# [Python-Dev] Proper tail recursion

Andrew Koenig ark-mlist at att.net
Thu Jul 15 16:53:37 CEST 2004

```> > How about: Tail recursion "enables" recursion-oriented (functional)
> > style? :)
>
> Still -1.  I was understating my case: I find the "recursion is the
> basis of everything" attitude harmful.

I don't believe that recursion is the basis of everything.  Nevertheless, I
do think that there are some algorithms that are much more easily expressed
in recursive than in iterative terms, and I wish that Python did not impose
a fixed limit on recursion depth.  For example:

def traverse(t, f):
if t:
f(t)
traverse(t.left)
traverse(t.right)

This code has the unfortunate limitation of being unable to traverse a tree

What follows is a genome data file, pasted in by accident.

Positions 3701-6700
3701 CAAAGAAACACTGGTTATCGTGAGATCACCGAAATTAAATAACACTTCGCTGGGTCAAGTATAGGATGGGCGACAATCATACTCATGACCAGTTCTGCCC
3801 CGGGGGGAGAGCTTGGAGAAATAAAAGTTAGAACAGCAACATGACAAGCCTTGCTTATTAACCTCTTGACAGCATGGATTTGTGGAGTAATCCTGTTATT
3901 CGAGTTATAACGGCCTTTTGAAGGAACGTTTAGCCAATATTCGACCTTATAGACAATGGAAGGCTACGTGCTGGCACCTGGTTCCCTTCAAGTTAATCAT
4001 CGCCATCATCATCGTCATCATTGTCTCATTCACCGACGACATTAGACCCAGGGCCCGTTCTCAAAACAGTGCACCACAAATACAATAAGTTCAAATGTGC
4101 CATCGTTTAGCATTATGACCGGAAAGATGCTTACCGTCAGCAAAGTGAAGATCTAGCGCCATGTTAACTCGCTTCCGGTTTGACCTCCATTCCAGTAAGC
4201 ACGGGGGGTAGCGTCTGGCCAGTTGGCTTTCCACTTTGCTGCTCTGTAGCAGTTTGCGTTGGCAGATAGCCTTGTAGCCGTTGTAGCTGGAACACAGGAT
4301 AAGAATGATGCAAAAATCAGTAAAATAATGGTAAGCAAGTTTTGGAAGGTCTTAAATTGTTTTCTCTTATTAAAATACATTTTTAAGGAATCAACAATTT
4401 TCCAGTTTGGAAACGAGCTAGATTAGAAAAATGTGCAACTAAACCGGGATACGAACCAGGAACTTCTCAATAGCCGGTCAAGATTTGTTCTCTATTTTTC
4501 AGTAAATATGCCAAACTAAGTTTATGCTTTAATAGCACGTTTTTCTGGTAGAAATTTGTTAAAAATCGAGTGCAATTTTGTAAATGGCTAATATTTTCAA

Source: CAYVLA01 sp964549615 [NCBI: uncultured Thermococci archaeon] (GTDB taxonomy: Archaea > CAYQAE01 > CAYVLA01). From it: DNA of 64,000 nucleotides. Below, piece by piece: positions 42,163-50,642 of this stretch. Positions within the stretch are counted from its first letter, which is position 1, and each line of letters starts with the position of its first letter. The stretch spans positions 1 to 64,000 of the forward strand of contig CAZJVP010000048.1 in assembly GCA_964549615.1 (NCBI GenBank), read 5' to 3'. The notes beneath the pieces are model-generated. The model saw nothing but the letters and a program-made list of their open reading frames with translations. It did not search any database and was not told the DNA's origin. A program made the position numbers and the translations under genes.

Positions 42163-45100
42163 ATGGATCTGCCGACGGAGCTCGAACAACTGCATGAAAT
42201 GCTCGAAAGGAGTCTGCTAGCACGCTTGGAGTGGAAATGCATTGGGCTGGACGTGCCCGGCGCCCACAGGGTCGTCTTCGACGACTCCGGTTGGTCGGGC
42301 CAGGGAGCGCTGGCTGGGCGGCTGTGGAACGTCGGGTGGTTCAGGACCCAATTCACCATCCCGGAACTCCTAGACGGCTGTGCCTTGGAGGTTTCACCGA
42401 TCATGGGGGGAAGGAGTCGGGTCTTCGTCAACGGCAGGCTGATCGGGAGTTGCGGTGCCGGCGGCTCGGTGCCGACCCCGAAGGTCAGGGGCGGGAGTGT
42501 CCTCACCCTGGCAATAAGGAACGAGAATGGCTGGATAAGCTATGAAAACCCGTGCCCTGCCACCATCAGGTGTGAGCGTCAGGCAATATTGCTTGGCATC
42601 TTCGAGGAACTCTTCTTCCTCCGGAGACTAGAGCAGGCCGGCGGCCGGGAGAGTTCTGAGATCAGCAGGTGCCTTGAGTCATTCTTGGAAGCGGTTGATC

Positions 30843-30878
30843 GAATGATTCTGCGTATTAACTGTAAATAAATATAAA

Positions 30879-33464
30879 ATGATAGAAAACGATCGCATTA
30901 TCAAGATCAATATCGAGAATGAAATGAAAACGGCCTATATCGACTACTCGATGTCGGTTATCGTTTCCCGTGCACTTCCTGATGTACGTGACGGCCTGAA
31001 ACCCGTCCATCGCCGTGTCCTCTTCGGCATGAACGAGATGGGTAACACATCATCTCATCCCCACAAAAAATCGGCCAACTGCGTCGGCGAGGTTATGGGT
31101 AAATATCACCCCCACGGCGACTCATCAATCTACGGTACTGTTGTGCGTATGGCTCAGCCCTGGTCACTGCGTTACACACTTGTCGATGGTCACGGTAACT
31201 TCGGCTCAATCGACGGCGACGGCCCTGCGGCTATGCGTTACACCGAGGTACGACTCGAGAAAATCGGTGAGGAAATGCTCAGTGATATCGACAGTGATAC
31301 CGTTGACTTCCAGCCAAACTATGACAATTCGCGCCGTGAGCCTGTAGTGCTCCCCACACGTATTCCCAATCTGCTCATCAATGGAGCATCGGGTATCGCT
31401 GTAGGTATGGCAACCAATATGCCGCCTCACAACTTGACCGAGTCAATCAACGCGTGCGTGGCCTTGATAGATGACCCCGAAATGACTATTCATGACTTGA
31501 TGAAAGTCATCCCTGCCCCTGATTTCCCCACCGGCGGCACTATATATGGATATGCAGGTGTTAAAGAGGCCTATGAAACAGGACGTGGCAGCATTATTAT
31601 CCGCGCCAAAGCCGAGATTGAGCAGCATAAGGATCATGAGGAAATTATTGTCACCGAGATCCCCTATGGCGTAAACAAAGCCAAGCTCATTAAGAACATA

deeper than the recursion limit.  I can use tail-recursion elimination to
remove this restriction for one branch of each node:

def traverse(t, f):
while t:
f(t)
traverse(t.left)
t = t.right

which makes the code much more useful if the "trees" are really lists
according to Lisp conventions (i.e. the left branch of each node is usually
short), but I would really rather that the compiler did this transformation
for me, as I find the first version much easier to understand than the
second.

If I really want to work around the recursion limit altogether, I have to
define a stack of my own:

def traverse(t, f):
s = [t]
while s:
t = s.pop()
if t:
f(t)
s.append(t.right)
s.append(t.left)

Now I am free of the recursion-depth limitation, but the code has become
complicated enough to reduce my confidence in its correctness.

So I agree that recursion is not the basis of everything--but it is the
basis of some things, and I would like to be able to express those things
recursively without having to worry about the implementation stopping me.  I
understand that the existence of Jython may make this wish impossible to
achieve in practice, but it's still there.

```